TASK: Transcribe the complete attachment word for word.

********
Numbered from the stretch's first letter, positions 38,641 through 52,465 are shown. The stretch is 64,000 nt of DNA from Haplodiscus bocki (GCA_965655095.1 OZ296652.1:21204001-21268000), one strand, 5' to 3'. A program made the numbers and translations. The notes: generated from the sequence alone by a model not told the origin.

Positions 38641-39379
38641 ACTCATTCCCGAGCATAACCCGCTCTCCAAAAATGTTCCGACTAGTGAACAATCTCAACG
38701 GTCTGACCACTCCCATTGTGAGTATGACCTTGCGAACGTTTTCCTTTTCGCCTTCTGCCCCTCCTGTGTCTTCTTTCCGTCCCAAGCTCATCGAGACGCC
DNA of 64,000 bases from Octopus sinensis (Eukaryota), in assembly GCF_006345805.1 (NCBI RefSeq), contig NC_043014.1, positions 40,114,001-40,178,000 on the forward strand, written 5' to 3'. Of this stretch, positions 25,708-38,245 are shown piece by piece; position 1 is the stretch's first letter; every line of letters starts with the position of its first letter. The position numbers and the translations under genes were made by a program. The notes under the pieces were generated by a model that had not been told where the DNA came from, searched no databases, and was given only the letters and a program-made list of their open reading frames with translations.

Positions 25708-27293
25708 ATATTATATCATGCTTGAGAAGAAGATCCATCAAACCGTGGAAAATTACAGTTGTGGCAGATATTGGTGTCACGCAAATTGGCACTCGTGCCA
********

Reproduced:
Numbered from the stretch's first letter, positions 38,641 through 52,465 are shown. The stretch is 64,000 nt of DNA from Haplodiscus bocki (GCA_965655095.1 OZ296652.1:21204001-21268000), one strand, 5' to 3'. A program made the numbers and translations. The notes: generated from the sequence alone by a model not told the origin.

Positions 38641-39379
38641 ACTCATTCCCGAGCATAACCCGCTCTCCAAAAATGTTCCGACTAGTGAACAATCTCAACG
38701 GTCTGACCACTCCCATTGTGAGTATGACCTTGCGAACGTTTTCCTTTTCGCCTTCTGCCCCTCCTGTGTCTTCTTTCCGTCCCAAGCTCATCGAGACGCC
DNA of 64,000 bases from Octopus sinensis (Eukaryota), in assembly GCF_006345805.1 (NCBI RefSeq), contig NC_043014.1, positions 40,114,001-40,178,000 on the forward strand, written 5' to 3'. Of this stretch, positions 25,708-38,245 are shown piece by piece; position 1 is the stretch's first letter; every line of letters starts with the position of its first letter. The position numbers and the translations under genes were made by a program. The notes under the pieces were generated by a model that had not been told where the DNA came from, searched no databases, and was given only the letters and a program-made list of their open reading frames with translations.

Positions 25708-27293
25708 ATATTATATCATGCTTGAGAAGAAGATCCATCAAACCGTGGAAAATTACAGTTGTGGCAGATATTGGTGTCACGCAAATTGGCACTCGTGCCA